At the Moscone Center West, where Google’s been holding its annual I/O conference for developers, we’ve seen a fair number of people wearing Google Glass, the face-mounted display-and-camera gadget Google introduced last year.

The most prominent Glass-toter was Google cofounder Sergey Brin, who drew a crowd at an after-hours party for press attending the event. He first talked to reporters, then chatted up SlashGear writer Vincent Nguyen, also a Glass-wearer.

There’s A Right Way And A Wrong Way To Take A Selfie With Glass

Then Brin put his arm around Nguyen, drew him close and made an unusual gesture: He whipped off his Glass headset, spun it upside down, and clicked the camera button to take a photo of the pair.

“So you can take a selfie with Google Glass?” I asked Brin.

“The team debated this,” Brin told me. Some felt the camera should turn off when you take the headset off, to avoid accidental photos. But Brin felt Glass users should be able to take a self-portrait. Normally, wearing Glass, you can only take a photo of what you’re looking at.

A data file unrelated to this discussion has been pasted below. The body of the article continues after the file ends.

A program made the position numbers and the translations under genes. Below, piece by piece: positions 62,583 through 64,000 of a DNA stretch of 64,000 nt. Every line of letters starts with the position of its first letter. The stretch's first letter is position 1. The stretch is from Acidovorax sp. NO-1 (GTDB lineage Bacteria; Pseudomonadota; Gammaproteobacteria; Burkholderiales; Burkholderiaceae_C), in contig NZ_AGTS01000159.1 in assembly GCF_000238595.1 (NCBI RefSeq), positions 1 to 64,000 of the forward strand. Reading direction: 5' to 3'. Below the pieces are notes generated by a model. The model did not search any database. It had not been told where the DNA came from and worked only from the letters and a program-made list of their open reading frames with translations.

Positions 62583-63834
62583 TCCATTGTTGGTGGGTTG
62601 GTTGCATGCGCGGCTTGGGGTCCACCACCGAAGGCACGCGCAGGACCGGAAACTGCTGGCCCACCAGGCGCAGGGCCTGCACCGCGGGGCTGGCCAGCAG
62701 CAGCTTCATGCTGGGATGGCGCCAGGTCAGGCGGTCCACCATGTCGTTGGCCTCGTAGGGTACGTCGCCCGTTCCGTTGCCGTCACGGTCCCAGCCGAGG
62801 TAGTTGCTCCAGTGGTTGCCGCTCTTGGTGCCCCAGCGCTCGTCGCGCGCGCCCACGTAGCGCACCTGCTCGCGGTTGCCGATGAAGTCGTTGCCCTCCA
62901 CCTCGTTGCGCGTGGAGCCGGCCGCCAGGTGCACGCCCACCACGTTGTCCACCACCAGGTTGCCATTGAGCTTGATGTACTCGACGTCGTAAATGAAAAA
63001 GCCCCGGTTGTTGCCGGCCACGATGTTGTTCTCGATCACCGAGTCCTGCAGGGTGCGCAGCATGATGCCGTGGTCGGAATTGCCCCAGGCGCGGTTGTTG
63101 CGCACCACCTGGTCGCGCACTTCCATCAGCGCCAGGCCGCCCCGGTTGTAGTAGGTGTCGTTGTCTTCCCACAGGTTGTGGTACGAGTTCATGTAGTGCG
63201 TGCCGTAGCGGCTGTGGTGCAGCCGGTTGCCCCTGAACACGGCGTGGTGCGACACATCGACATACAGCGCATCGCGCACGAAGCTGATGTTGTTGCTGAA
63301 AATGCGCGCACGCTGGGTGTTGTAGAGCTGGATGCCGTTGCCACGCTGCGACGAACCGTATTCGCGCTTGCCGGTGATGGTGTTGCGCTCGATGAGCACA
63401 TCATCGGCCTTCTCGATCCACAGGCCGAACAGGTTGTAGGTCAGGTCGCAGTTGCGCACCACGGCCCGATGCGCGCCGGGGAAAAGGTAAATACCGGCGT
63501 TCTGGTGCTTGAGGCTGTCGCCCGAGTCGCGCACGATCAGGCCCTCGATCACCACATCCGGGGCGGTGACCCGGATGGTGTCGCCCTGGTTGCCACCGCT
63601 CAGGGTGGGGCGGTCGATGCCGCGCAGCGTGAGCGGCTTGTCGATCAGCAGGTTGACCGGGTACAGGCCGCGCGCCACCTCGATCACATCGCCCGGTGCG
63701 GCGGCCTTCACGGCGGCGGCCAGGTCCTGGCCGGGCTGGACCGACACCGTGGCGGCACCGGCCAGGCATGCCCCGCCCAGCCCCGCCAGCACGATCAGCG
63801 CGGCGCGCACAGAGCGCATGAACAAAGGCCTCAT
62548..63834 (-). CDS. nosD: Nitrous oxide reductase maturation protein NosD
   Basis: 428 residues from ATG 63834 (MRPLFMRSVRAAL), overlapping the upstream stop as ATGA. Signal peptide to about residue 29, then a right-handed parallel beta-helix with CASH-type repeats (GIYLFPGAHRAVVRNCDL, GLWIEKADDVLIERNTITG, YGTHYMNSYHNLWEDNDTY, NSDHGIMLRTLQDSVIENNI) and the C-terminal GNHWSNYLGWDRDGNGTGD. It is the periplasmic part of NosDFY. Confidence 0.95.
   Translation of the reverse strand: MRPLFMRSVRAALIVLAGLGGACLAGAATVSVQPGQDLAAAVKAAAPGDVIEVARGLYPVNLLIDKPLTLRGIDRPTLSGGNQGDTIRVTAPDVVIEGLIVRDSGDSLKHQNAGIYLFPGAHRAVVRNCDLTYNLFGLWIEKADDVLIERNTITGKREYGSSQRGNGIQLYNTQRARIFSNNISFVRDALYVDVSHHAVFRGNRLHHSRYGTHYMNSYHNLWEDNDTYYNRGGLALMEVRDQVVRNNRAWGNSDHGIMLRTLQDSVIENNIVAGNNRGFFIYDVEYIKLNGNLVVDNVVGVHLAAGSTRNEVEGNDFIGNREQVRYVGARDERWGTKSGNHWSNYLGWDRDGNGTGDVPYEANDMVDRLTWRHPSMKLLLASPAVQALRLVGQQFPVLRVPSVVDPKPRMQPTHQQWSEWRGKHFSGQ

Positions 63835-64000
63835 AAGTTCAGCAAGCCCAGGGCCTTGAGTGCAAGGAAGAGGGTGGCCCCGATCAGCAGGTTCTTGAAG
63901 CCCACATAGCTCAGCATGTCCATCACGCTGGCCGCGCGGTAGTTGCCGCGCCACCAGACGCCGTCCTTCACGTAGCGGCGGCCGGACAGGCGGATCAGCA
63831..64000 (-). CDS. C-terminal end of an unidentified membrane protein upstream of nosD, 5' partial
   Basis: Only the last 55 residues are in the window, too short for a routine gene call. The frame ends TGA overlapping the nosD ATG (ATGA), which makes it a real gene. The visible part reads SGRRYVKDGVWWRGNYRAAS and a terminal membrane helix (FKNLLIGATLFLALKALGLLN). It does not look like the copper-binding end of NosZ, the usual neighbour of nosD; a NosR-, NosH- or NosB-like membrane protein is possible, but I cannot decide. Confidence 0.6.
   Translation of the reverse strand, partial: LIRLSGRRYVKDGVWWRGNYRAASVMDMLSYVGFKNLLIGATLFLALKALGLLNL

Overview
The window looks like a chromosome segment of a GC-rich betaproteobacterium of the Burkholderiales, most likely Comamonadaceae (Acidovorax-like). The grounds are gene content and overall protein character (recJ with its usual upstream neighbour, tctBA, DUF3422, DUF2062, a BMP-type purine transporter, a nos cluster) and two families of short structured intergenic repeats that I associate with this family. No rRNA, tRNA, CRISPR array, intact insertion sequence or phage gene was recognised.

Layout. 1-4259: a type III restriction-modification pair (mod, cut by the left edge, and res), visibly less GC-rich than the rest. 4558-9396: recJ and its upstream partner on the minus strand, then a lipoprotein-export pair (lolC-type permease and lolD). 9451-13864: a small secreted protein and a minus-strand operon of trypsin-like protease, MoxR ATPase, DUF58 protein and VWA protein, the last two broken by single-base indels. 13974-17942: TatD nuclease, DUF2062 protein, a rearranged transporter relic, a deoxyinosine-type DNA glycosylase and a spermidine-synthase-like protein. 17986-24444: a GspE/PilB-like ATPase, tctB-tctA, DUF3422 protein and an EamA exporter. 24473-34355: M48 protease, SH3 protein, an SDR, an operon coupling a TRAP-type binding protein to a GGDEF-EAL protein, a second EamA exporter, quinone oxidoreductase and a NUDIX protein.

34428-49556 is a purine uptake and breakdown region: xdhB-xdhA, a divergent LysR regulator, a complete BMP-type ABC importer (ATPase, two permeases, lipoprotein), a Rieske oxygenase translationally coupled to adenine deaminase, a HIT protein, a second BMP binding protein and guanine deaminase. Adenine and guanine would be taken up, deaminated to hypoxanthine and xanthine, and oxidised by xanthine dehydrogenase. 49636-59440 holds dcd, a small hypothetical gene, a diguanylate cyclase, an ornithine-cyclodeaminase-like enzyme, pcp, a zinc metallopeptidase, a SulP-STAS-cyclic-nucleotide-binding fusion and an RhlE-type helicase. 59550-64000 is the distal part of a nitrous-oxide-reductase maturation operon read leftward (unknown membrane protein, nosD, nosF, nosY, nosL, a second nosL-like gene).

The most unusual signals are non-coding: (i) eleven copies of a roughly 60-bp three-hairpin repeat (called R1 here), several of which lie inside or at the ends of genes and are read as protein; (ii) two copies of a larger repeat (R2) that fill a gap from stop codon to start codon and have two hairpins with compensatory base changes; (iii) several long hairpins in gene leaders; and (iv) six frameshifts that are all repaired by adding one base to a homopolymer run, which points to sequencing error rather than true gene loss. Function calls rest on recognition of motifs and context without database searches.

Of course, with Glass off your head, you avoid the consumerist showiness of displaying the fact that you possess a $1,500 headset. But unlike those who snap fake Glass selfies in a mirror or with—gasp—the smartphones Glass is supposed to obviate, Glass owners who follow Brin’s prescribed whip-reach-and-click routine can rest assured that they’re doing it the right way.